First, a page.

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So have you ever been on Pinterest before? If not you should definitely check it out. Not too long ago I discovered the joys of this amazing website, and since then I have been browsing around for new recipes that I want to try. At the moment I have a list of about fifteen new concoctions, but the one I am most excited about is a recipe for homemade peppermint patties! They are relatively easy to make, and the best part is by simply substituting the milk chocolate that the recipe calls for with chocolate flavored almond bark it is pretty low in phe. In my opinion (and the opinions all of my siblings–PKU and non PKU alike) it tastes just like a store bought York Peppermint Patty.

Here is the recipe. Give it a try if you have the chance.

***Peppermint patties***

2 1/2 cups confectioners’ sugar
1 1/2 tablespoons light corn syrup (I used dark corn syrup, and they still turned out fine)
2 tablespoons water
1 teaspoon peppermint extract
1 tablespoon vegetable shortening
8 ounces/4 squares chocolate almond bark (I used Ambrosia brand to calculate the phe)

Mix together the corn syrup, water, peppermint extract, and vegetable shortening in a medium sized bowl. Add the confectioners’ sugar slowly (1/4 cup at a time). When the confectioners’ sugar is completely blended, dust a work surface with remaining more confectioners’ sugar. Knead the dough until it is smooth. 

Using a rolling pin dusted in confectioners’ sugar, roll the dough out so that it is 1/4 to 1/8 inch. Use a small cookie cutter to cut the dough, and place the pieces on a wax paper/aluminum foil. Place the cut dough in the freeze for approximately 15 minutes so that they can get firm.

Shortly before the dough is done freezing, melt the chocolate almond bark in a microwave safe bowl in 15-20 second intervals. If the almond bark is too thick you can add 3-5 teaspoons of vegetable shortening. Do NOT use water. It will not work.

Dip them into melted almond bark. Use a fork to take them out of the almond bark, allow excess almond bark to drip off, and place back on the wax paper/aluminum foil. Put the peppermint patties back in the freeze for a few minutes to allow them to harder, and enjoy J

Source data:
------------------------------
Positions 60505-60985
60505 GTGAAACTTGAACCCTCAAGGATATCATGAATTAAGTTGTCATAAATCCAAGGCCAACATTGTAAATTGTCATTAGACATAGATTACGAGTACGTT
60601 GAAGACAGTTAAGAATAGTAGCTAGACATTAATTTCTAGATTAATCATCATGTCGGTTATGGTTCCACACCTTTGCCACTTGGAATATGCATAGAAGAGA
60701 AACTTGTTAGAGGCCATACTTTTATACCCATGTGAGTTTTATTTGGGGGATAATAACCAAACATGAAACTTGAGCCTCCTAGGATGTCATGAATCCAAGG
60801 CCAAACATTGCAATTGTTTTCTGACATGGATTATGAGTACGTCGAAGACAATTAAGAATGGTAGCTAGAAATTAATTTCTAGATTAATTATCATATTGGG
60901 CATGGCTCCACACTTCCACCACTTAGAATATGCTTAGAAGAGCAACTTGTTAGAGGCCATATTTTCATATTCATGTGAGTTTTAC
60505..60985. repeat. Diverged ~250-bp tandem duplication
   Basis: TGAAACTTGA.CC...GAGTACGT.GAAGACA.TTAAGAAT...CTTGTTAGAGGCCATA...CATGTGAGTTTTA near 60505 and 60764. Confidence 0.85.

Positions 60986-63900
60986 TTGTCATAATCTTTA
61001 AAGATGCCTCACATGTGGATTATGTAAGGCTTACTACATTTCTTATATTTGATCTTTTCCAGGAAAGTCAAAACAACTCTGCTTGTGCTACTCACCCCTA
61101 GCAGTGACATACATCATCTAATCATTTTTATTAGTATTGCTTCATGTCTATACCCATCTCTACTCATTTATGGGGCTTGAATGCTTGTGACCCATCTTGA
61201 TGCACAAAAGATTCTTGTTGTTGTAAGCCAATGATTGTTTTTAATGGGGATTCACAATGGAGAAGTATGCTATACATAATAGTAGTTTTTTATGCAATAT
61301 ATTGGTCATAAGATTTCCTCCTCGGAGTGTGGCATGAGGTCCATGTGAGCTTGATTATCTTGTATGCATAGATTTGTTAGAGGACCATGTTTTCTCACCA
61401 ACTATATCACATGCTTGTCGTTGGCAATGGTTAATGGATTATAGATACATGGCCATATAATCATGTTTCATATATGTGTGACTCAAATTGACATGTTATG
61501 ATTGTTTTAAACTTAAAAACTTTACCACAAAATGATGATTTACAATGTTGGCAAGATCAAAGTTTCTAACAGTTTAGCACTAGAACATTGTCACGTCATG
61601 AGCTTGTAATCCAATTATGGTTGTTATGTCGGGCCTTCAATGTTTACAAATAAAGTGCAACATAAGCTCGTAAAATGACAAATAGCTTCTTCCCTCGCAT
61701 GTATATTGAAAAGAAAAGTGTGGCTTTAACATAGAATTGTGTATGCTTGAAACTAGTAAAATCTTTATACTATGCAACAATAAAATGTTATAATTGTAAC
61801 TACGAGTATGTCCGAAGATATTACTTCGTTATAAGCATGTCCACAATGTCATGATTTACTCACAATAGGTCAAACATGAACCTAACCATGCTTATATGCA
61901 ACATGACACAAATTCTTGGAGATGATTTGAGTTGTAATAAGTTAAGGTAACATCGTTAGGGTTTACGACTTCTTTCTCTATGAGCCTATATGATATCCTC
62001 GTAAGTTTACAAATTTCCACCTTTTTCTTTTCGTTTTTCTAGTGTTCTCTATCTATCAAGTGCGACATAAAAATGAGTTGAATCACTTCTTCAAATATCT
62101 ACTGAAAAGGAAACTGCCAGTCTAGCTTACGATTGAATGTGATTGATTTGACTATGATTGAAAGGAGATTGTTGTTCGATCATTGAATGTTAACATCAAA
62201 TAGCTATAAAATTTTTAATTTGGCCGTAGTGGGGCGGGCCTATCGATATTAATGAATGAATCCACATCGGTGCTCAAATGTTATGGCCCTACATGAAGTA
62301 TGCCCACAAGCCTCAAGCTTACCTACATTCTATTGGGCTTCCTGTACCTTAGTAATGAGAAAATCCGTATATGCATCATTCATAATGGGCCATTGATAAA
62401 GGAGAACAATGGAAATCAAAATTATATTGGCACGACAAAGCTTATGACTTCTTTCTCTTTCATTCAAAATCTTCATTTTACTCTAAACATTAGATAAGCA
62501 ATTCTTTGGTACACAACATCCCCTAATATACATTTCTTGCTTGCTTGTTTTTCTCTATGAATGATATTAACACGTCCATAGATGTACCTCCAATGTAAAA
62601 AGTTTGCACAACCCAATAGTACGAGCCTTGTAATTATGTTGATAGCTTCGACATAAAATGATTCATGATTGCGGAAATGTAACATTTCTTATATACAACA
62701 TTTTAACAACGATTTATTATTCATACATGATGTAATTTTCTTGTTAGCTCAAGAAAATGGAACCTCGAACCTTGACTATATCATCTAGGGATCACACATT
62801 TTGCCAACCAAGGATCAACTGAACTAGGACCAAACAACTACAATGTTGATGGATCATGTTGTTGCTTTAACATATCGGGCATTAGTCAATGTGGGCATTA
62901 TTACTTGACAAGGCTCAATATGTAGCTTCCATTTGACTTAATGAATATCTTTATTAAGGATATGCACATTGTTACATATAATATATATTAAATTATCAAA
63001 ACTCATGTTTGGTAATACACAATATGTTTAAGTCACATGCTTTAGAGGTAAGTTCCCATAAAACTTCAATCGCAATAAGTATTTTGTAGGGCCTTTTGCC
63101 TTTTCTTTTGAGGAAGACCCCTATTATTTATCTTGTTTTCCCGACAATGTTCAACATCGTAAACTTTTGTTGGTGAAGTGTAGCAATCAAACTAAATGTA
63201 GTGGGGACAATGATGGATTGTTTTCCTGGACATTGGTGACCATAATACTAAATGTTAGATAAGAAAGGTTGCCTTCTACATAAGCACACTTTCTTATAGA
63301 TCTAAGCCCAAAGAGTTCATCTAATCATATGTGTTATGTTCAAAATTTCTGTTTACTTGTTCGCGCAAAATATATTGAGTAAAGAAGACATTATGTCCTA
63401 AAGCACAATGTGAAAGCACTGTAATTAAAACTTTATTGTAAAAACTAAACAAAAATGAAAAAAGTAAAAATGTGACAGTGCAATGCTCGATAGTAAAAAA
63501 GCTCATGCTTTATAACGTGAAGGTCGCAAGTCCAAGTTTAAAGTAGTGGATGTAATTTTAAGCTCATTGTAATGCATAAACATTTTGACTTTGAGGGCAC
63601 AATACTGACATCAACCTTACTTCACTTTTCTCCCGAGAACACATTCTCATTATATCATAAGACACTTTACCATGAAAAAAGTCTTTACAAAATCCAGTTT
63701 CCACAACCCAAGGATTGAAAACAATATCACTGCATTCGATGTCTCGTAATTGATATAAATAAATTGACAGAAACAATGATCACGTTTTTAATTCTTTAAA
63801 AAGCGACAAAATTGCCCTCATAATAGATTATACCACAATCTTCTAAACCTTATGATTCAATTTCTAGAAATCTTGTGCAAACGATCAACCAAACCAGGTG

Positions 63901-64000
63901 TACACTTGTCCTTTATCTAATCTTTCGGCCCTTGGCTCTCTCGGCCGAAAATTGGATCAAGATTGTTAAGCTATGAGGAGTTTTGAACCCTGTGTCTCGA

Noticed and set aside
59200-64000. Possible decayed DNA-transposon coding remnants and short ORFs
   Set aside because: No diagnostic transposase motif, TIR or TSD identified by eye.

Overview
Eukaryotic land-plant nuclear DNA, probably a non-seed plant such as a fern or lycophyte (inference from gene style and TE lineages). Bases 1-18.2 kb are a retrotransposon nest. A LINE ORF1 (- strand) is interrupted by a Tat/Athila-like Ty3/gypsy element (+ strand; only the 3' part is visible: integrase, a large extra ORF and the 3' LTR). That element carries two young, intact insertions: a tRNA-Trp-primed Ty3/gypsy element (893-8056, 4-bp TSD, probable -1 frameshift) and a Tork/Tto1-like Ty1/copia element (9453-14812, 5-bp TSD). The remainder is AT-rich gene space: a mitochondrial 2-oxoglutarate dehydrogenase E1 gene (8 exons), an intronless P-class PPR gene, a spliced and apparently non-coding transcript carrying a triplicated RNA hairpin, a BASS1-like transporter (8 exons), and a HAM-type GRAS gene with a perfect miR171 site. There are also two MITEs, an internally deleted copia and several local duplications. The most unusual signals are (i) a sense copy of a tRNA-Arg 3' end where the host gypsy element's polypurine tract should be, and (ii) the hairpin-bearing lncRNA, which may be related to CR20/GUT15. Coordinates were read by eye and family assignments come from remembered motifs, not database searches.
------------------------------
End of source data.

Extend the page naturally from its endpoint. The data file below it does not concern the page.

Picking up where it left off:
Approximately 200 mg of phe/recipe–it made about 24 patties, so I am assuming it is about 8 mg phe/patty (about a third of what a store bought York Peppermint Patty has).

To lower the phe you can do 6 ounces chocolate almond bark and 2 ounces white almond bark (161 mg phe/recipe) or 4 ounces chocolate almond bark and 4 ounces white almond bark (122 mg phe/recipe). Your other option is to use only white almond bark. This will bring the recipe down to a whooping 44 mg of phe!!! You can also add sprinkles for decoration (orange/black for Halloween, red/blue for 4th of July,  red/green for Christmas etc).

My thoughts on Cambrooke’s COMPLETE bars

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Wow! I’m not quite sure what else to say when it comes to the Camino Pro COMPLETE bars. I just got my samples today, and I have nothing but positives to say about this new product.

I took the peanut butter flavored bar with me to work today. I was extremely impressed with the flavor. I am on Kuvan, so I have tasted real peanut butter before, and the peanut butter COMPLETE bars taste pretty darn close to regular peanut butter. To someone who has never had peanut butter before you would never know the difference. The texture was a little bit chewy, but I didn’t mind this at all. To be honest I thought the texture was very similar to a Three Musketeer bar. The packaging is really nice as well. It’s very discrete, and I feel as if it would be less likely to raise questions at school or in the workplace compared to a glass of formula.

Out of the two flavors the fruit frenzy was my favorite. The best way I can describe it is by saying it tastes like raisin bread with a hint of apple flavor. I know that might sound like a weird way to explain the taste, but I promise it is yummy! My two younger sisters who also have PKU tried the fruit flavored COMPLETE bar as well, and they loved it to! We even gave four of our non PKU siblings a tiny nibble, and none of them believed me when I told them it was formula. One of them even jokingly asked if I would buy them for her!

One of my friends mentioned that the COMPLETE bars have a hefty amount of calories. They’re suppose to be meal replacement bars of some sort though right? If you eat one of these for breakfast or in place of an unhealthy snack (er…at least my snacks are usually unhealthy LOL), then it isn’t as if you’re really adding calories to your diet after all. You’re just replacing something you would normally eat with a COMPLETE bar instead.

All in all, Cambrooke has really outdone themselves with this product. Not only is it tasty, it’s smell-free, it’s convenient, and it doesn’t scream ‘medical food’ like some other formulas do…all of which win Camino Pro COMPLETE bars ‘brownie points’ in my book!

It IS okay to be normal!

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I can’t help but wonder: why isn’t it okay for people who have PKU to be normal? Now, before you get your underwear in a bunch please let me explain, because I am not trying to offend anyone. I am fully aware that PKU people ARE normal.  I know that we are able to attend school, go to college, work a job, and start a family just like everyone else. However, sometimes it seems that more often than not when individuals living with PKU express ‘undesirable’ emotions or behavior everyone assumes it is due to their PKU.